CUMMING — A local surgeon traveled to the other side of the world earlier this spring to help high-risk patients through a treatment he created.
Joseph Ricotta, an internationally recognized vascular surgeon at Northside Hospital, went to Poland to perform that country’s first ever implant of a customized stent.
The procedure was performed on two patients with thoracoabdominal aortic aneurysms, or TAAA.
These aneurysms are a bulging or expanding area of a large section of the aorta, the body’s largest artery, which extends from the chest to the abdomen.
“It was a really interesting and fun experience to go there and be able to help them do their first one in the country,” Ricotta said. “That was a special thing for me.”
About 15,000 people die each year from a ruptured aneurysm, and 200,000 new cases are diagnosed annually.
The traditional method of treatment for TAAAs is open surgery. However, that approach often is not viable for many with TAAAs, and if it is, there are still many risks.
“Despite many advances in the evaluation and care of patients with [TAAAs], formidable challenges remain,” Ricotta said.
“Patients who have these aneurysms, and who have underlying serious medical conditions or who present as an emergency, simply are not good candidates for the traditional open surgical approach.”
As a result, Ricotta has been working for several years to create a new treatment technique.
He is the first surgeon in the United States to receive approval from the Federal Drug Administration to create and implant custom-modified endografts for high-risk patients with TAAAs.
Endografts, which have been used in treatment of aneurysms since the early 1990s, are fabric and metal stents that are inserted at the location of the bulging of the blood vessel.
They are inserted via the groin and moved into place, resulting in a smaller incision than in traditional open surgery.
A major problem with standard endografts is that they can take as long as 12 weeks to create, making them unavailable for patients who require emergency surgery.
According to Ricotta, it is not uncommon for a patient’s aneurysm to rupture while they wait for their device to be manufactured.
His surgeon-modified endograft, which can take as little as 30 minutes to fit to an individual’s specific anatomy, drastically reduces the waiting period for patients and allows for the treatment of aortic emergencies.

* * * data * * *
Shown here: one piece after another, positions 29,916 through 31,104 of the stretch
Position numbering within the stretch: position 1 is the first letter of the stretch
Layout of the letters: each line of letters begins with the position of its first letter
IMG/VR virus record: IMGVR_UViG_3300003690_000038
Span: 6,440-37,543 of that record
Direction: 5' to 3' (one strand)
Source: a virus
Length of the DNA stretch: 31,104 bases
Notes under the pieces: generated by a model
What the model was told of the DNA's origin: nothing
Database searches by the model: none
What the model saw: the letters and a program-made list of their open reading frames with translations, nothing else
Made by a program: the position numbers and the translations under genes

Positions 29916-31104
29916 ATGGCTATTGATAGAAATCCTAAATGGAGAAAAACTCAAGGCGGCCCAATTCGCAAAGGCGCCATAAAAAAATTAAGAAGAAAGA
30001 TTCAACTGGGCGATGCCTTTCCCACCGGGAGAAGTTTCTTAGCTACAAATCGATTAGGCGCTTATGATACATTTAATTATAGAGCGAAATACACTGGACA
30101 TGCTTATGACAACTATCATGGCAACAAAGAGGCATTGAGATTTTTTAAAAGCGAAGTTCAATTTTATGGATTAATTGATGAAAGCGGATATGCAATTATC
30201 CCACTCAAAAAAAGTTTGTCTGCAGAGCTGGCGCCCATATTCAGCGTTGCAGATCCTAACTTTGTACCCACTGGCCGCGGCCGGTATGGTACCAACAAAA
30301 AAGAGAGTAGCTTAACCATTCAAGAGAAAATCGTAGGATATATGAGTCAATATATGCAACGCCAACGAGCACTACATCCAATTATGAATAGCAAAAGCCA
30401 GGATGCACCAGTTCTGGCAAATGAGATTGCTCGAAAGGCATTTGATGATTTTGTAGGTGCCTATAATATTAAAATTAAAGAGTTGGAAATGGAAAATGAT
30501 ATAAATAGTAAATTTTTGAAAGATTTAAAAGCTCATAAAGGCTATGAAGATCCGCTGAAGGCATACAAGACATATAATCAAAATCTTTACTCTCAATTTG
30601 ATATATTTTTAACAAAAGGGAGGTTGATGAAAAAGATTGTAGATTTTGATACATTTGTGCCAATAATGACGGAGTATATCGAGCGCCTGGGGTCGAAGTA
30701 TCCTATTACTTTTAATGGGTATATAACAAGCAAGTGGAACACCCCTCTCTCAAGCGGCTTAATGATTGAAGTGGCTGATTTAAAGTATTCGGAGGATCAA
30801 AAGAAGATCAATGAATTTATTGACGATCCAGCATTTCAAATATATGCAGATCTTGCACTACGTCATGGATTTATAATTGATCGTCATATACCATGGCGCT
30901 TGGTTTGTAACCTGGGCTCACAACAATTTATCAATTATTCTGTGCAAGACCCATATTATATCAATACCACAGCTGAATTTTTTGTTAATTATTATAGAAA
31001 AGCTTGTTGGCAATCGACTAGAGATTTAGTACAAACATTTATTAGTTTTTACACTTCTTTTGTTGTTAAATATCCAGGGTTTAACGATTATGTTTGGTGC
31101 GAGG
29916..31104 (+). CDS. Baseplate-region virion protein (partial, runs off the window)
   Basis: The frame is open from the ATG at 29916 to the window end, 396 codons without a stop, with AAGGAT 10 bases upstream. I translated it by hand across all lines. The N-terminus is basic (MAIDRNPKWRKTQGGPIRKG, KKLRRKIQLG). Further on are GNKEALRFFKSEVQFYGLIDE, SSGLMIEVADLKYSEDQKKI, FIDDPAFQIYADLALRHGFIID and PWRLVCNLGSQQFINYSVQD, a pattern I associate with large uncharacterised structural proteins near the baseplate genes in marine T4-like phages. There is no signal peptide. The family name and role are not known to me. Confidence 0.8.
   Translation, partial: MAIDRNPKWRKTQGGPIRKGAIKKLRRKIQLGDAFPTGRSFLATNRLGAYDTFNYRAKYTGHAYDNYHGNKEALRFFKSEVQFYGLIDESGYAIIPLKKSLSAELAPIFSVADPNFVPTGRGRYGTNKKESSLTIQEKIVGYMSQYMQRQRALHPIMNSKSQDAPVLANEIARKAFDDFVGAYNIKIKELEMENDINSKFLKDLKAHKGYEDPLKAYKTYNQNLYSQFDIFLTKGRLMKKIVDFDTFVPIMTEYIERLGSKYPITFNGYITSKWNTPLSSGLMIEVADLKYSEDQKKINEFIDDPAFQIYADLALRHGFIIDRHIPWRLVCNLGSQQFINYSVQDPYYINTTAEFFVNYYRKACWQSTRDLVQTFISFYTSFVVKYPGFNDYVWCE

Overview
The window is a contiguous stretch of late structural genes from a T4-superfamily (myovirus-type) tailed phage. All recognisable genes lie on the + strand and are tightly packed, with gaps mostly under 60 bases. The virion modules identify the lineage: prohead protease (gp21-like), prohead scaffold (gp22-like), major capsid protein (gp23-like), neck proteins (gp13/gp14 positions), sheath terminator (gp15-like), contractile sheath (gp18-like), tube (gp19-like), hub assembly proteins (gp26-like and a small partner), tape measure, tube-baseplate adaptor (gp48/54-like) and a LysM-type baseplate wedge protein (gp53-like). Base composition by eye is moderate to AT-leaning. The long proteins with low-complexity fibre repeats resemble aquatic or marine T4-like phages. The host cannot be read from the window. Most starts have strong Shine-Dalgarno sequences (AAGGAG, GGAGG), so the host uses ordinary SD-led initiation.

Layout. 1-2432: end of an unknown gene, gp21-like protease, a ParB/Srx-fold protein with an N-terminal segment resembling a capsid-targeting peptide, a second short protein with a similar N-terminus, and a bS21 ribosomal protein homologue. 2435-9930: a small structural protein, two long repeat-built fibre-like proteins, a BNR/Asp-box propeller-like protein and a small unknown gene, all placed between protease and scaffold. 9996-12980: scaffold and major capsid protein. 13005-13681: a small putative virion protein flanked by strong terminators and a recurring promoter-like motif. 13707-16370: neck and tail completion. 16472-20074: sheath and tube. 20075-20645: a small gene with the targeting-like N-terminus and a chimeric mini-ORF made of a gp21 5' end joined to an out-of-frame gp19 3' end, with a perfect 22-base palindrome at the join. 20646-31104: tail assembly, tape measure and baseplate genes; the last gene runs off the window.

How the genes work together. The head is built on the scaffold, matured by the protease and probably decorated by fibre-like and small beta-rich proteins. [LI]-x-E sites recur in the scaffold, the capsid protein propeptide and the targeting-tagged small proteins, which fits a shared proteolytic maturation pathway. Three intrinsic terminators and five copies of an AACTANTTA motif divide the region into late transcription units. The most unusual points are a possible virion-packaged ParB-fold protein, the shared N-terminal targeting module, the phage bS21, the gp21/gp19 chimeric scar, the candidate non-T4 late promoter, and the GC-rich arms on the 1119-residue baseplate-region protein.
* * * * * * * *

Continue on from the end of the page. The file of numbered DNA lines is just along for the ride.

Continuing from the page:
“We fix the aorta from the inside,” he said, noting that his technique is much less invasive and less dangerous than traditional methods.
“With traditional surgery, patients stay in the hospital a week to two weeks; with this technique, they stay in the hospital a couple of days.”
He said the mortality rate for traditional surgery is about 15 to 20 percent for elective cases and near 80 percent in emergency cases where the aneurysm has ruptured.
“Everything with our technique is about tenfold less — the morality rate is tenfold less, the complication rate is tenfold less, the hospital stay is tenfold less.”
Ricotta performed his first case of the customized endografts as part of a clinical trial at Northside Hospital-Forsyth in 2013.
As the medical director of vascular services at Northside Hospital’s Heart and Vascular Institute and chair of vascular surgery, Ricotta has gained vast knowledge and experience from institutions such as Johns Hopkins, the Mayo Clinic and Cleveland Clinic.
Physicians from all over the world come to Northside to observe and learn from him.
In October, two vascular surgeons from Poland did just that. After returning home, they identified two patients who qualified for Ricotta’s procedure and invited him to perform the surgeries himself.
One of those surgeons, Robert Proczka with the Medical University of Warsaw, said Ricotta’s treatment is important in Europe since availability of endografts is limited.
“Especially in acute cases, the vascular surgeon or interventionist has no possibility to get a … [customized] graft,” he said. “Thanks to Dr. Ricotta, his skills and experience, I would like to begin and develop the program of ‘surgeon-modified grafts’ in my practice.”
While some customized endografts are commercially produced in Europe, Ricotta said they cost “in the six figures. Whereas this technique that I use, it costs around $10,000 to $12,000.”
As for patients closer to home, currently Ricotta’s endografts are available only through clinical trials.
While the devices have full FDA approval, Ricotta said it is unlikely they will be widely produced.
“I had to go through a pretty rigorous process to get approval from the FDA to be able to customize these grafts,” he said. “Now whether it becomes a commercial rollout is quite a different story. And quite honestly, it probably won’t because it takes a certain skill set to know how to customize these grafts.”
But patients in Northside’s treatment area can take advantage of Ricotta’s technique since he leads practices in Cumming, Canton and Atlanta.
“I think it’s important to note that at Northside, we’re having people from all over the world come and try to learn how to do this technique,” he said.
And that flow of surgeons from around the world won’t be ceasing any time soon.
Ricotta said the Polish surgeons are planning a return trip to Northside in July or August to observe more of the procedures, and he will likely make a second there to continue to assist them.
In addition, Ricotta is planning a trip to Paris sometime in the next few months to help French surgeons learn about the technique.
He said he enjoyed his trip to Poland, and noted he wasn’t just a teacher.
“It was interesting to learn about the different health care system over there and how they do things a little bit differently from us,” he said. “I think they learned some things from me and I learned some things from them.”